Robots are getting ever closer to providing and evoking real emotional reactions and moments of connection, but will they be taking over the world any time soon?
Robots have been a staple of science fiction and childhood dreams for over a century. But we can all breathe a sigh of relief: apparently robots are unlikely to be taking our jobs any time soon. However, they are being put to use in new and interesting ways, continuously gaining in intelligence and functionality. They will be a compelling factor in making people’s lives at home and on the road easier, creating more tailored experiences for your customers, and sparking more meaningful and emotional connections between (wo)man and machine.

With home assistants such as Alexa and the Echo gaining traction in the lives of consumers, Tēmi takes this to a whole other level. It’s autonomous navigation means that it can recognise and follow when requested. Harnessed by the power of voice, this robot has the ability to connect to friends, smart devices, video and media communications hands-free. Video shooting functions means that there is greater potential to capture moments naturally, thus improving connections with others. However when it comes to understanding and responding to humans, Tēmi is just the tip of the iceberg.

Using James A. Russell’s classification of emotions, which describes and measures emotional states along the lines of pleasure, arousal, and dominance, LG’s CLOi CareBot is able to recognise a user’s emotional state and respond accordingly with an appropriate body movement and voice pitch. It is hence no wonder that LG named CLOi its “friendly robot”, the latter ensuring that its consumer is happy and calm at all times. Technology such as this could prove invaluable in the service industry, tailoring its approach to a disgruntled customer, and never growing tired of dealing with them in the first place.



Furhat, however, is a robot that elevates this experience, both recognising a humans’ emotional state and reacting in an equally human manner. This robot can speak, listen, show emotions and maintain eye contact, displaying complex emotions with a face that can be customised and even portray its own quirks. This has been achieved by combining digital projections of a human face with a physical mask capable of portraying emotions through movement. The uses for capabilities such as these span across service industries, training staff, and even making unbiased decisions such as recruitment. Through responding in an equally human manner, this robot can turn faceless exchanges which do not provide any emotional connection into a meaningful moment, providing a consistent and guaranteed quality of service every time. Furthermore, face projections are completely customisable, enabling the robot to become adaptable to different situations and organisations.



But it’s not just empathetic and logical reactions that humans are always looking for. With their mantra, “a little love can change the world”, Emotional Robotics designed Lovot, a robot, which was developed to make the human power of love even stronger through a combination of a physical and emotional response with humans. Lovot’s whole machinery is created to react to human’s emotions; with the help of its horn-shaped antenna, it recognizes our tone of voice and even us as human beings. Moreover, it knows what actions to take without being pre-programmed. Through deep machine learning, the little bot can take actions in real time, responding to us, rolling around, laughing, and even keeping eye contact. Likewise, its little sensitive body copies “skinship”, i.e. the closeness between a mother and a child. All-together, it is very difficult not to love Lovot, hence changing the habitually distant relationship between robots and humans. This evidently has huge implications to brands, chronic loneliness being a tremendous problem in westernized societies, especially with regards to the elderly or hard-working individuals in individualistic urban societies. According to a study conducted by psychologist Ellen Langer, being able to care for a plant raised elderly’s life expectancy by several years; now imagine being able to care and love a human-like robot!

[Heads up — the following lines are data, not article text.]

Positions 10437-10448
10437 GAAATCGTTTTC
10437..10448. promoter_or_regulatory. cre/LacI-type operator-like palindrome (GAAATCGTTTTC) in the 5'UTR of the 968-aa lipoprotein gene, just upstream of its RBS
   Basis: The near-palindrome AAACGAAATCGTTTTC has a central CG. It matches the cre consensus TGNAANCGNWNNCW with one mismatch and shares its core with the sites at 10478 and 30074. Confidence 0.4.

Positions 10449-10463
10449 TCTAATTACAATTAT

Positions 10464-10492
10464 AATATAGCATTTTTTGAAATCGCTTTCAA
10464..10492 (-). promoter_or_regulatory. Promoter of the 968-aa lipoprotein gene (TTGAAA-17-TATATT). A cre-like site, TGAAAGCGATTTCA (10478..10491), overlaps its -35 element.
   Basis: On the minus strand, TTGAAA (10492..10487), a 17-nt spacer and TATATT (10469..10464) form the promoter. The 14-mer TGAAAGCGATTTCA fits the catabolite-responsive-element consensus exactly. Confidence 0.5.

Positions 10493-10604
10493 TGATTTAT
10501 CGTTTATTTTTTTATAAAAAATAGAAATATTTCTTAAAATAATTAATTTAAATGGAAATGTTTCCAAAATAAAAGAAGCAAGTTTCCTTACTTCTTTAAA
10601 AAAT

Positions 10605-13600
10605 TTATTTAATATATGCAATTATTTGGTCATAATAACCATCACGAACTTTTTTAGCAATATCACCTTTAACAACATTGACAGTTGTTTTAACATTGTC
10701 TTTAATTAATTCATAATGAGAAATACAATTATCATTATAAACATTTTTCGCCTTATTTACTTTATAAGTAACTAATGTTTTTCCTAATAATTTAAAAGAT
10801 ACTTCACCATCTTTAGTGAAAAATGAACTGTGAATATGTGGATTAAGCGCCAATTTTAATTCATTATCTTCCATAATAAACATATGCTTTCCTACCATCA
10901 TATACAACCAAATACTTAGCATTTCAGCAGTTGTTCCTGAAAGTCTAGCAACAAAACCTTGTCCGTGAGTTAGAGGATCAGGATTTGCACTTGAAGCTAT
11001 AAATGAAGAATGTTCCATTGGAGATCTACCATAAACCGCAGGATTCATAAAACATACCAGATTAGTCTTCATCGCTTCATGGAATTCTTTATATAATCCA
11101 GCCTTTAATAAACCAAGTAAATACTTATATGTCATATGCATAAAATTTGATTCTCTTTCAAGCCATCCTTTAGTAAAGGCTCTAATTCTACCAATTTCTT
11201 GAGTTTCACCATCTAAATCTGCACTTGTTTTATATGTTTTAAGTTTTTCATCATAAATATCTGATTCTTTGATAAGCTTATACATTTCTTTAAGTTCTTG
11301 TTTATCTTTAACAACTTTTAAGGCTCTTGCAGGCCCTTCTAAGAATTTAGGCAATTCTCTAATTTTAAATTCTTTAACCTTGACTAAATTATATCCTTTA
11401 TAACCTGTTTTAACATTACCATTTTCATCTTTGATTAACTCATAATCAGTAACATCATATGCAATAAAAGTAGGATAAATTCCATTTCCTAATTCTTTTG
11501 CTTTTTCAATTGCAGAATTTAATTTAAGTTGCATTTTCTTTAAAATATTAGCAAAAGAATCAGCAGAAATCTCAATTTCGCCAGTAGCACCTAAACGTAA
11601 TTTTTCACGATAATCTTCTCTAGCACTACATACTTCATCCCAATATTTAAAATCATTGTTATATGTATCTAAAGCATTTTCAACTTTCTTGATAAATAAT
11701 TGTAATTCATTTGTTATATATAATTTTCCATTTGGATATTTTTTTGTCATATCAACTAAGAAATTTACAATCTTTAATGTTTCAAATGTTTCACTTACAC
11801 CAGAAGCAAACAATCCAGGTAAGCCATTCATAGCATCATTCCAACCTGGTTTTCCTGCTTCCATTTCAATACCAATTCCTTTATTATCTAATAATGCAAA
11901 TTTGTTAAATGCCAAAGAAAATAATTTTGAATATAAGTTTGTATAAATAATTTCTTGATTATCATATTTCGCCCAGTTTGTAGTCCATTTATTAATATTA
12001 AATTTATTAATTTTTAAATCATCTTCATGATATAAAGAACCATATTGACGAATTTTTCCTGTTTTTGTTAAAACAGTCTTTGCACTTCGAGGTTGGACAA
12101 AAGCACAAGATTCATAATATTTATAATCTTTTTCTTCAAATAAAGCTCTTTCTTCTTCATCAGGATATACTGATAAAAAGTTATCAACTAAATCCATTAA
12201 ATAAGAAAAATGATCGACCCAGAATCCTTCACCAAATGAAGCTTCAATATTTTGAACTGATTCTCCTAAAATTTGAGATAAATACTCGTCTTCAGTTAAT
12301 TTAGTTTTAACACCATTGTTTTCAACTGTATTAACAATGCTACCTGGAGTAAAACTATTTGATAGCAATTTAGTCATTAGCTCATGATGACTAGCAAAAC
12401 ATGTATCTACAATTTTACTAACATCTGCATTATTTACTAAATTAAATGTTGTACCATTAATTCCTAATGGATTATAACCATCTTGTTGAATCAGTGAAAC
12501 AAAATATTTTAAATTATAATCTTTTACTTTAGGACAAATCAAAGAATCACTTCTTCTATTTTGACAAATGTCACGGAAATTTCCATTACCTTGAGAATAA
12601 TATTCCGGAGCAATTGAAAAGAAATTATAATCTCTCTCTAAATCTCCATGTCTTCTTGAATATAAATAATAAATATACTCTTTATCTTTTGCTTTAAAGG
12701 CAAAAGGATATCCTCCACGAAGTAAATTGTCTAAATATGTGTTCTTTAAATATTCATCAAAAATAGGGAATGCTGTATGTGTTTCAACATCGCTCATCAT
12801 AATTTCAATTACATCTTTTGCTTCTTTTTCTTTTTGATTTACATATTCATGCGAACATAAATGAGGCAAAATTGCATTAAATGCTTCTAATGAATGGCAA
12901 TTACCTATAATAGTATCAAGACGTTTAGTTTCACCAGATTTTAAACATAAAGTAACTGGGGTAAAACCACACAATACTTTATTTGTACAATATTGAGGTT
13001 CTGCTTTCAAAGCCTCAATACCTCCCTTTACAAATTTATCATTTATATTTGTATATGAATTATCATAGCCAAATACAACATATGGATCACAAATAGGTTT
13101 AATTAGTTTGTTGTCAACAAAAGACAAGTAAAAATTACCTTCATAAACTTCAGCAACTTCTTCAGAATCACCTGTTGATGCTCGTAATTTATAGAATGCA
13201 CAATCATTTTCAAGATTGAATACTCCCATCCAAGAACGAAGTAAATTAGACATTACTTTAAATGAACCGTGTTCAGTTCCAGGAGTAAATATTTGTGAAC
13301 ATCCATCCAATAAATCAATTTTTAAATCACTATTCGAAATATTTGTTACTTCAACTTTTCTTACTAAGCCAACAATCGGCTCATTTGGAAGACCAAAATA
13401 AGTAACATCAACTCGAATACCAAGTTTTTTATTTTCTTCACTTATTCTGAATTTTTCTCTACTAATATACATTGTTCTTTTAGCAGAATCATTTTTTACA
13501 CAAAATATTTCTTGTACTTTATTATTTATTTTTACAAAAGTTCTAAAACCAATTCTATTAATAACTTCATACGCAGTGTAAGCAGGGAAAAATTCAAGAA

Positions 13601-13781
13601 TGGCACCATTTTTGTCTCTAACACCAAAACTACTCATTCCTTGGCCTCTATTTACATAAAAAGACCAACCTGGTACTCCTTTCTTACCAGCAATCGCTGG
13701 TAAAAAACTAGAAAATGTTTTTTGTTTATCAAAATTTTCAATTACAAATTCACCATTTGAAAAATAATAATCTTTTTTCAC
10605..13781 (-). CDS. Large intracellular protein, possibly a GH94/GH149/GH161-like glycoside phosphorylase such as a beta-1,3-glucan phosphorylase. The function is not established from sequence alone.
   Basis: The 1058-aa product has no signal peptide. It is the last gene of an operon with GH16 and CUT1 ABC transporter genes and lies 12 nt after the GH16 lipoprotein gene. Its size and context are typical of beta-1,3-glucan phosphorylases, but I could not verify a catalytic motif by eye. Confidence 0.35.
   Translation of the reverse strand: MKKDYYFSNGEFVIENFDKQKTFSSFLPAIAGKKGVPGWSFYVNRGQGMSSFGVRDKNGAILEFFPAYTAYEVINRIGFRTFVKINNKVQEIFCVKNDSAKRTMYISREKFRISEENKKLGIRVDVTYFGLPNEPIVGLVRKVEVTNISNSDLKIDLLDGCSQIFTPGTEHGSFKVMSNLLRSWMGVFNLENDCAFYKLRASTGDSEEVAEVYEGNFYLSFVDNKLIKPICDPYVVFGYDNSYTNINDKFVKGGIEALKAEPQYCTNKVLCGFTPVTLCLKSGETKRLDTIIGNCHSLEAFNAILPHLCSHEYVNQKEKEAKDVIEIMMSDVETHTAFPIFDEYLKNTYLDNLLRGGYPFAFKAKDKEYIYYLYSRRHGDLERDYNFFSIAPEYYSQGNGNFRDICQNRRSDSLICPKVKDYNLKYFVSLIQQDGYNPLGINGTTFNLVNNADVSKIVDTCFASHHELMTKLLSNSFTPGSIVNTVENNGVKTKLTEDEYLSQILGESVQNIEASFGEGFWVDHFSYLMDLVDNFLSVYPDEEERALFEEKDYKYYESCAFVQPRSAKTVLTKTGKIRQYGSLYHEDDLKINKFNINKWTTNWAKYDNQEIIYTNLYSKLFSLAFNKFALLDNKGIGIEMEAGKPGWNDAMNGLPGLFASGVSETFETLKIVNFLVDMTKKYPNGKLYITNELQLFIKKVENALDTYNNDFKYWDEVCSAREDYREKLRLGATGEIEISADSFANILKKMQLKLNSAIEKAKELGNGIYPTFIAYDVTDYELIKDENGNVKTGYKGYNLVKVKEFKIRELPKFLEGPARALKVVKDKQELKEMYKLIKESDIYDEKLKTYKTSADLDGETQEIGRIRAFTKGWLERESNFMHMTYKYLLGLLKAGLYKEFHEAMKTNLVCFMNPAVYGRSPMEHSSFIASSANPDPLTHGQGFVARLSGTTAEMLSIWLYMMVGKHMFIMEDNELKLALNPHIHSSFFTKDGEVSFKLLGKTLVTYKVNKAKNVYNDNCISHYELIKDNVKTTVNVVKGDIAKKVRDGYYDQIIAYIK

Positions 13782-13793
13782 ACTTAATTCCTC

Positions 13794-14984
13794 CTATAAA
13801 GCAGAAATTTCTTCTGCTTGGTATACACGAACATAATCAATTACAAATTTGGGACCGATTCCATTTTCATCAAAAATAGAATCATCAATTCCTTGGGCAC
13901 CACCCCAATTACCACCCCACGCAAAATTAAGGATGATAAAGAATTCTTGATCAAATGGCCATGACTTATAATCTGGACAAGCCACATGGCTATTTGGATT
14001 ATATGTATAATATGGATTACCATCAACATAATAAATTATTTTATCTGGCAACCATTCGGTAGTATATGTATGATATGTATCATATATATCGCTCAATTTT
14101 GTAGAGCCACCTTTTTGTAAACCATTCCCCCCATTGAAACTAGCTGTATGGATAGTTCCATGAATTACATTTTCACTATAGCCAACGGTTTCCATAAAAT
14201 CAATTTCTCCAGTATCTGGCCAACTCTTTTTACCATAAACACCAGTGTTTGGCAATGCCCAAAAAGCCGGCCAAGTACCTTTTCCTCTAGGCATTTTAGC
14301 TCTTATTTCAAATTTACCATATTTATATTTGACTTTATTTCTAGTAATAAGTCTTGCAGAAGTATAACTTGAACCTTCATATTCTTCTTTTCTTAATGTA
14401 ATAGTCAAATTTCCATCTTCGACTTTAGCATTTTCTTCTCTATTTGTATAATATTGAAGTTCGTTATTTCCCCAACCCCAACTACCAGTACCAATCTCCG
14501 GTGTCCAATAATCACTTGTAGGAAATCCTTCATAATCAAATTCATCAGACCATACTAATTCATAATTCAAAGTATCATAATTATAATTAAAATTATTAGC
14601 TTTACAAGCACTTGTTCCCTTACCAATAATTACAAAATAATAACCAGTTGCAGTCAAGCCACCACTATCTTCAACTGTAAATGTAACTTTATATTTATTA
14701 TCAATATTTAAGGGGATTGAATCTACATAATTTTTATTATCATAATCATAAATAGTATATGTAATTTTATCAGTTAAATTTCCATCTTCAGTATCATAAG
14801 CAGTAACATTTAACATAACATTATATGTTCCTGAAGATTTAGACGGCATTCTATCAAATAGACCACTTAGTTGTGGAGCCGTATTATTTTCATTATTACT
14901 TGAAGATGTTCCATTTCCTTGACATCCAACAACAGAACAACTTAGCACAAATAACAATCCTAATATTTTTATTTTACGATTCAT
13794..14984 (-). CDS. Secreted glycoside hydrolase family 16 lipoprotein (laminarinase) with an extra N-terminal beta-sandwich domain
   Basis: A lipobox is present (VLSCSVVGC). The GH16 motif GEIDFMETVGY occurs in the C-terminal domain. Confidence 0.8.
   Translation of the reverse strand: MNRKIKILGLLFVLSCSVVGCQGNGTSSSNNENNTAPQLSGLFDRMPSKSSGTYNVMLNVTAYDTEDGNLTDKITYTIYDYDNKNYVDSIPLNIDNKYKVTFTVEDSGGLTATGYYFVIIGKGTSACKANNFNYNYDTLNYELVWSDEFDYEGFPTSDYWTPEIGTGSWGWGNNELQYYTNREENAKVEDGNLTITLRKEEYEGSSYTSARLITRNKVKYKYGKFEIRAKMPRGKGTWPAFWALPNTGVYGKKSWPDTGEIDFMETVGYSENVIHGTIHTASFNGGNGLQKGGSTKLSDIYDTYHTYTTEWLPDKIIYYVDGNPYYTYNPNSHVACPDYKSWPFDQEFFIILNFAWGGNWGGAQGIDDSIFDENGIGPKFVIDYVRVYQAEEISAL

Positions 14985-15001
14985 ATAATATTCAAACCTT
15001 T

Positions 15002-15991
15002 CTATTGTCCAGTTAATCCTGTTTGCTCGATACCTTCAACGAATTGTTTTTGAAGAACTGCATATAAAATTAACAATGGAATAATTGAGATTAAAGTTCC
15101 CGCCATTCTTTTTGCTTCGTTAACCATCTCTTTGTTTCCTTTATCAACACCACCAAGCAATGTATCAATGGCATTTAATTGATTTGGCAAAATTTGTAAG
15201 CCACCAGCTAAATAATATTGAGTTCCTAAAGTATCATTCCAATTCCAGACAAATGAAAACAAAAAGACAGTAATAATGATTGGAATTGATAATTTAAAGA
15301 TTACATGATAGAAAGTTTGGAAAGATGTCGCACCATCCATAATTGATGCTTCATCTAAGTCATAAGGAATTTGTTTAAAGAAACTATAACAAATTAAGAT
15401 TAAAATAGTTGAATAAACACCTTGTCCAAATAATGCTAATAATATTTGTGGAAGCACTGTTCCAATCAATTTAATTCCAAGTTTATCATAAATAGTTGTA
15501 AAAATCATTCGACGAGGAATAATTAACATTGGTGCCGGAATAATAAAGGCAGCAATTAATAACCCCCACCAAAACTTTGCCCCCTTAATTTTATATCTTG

With robots improving in their capability to replicate and evoke human emotion, it’s no wonder that there are those who fear that robots will soon be replacing humans, particularly in areas like the service industry where robots can cut out any uncertainties that lie within human behaviour. However, whilst these robots are incredibly sophisticated, most of them focus on doing one aspect of human emotion – be it facial expression, physical interaction or mobility. We believe that there is no need to fear robots for now when it comes to replacing humans, however when it comes to cases where humans aren’t available, such as to elderly who have little family, robots are becoming a more credible alternative than ever.

Here at Butterfly we specialise in unearthing real, complex human emotions, and whilst we don’t develop robots, we devote this natural curiosity and understanding of emotions to helping brands create meaningful solutions for people everywhere.

Go Back

Leave a Reply

Your email address will not be published. Required fields are marked *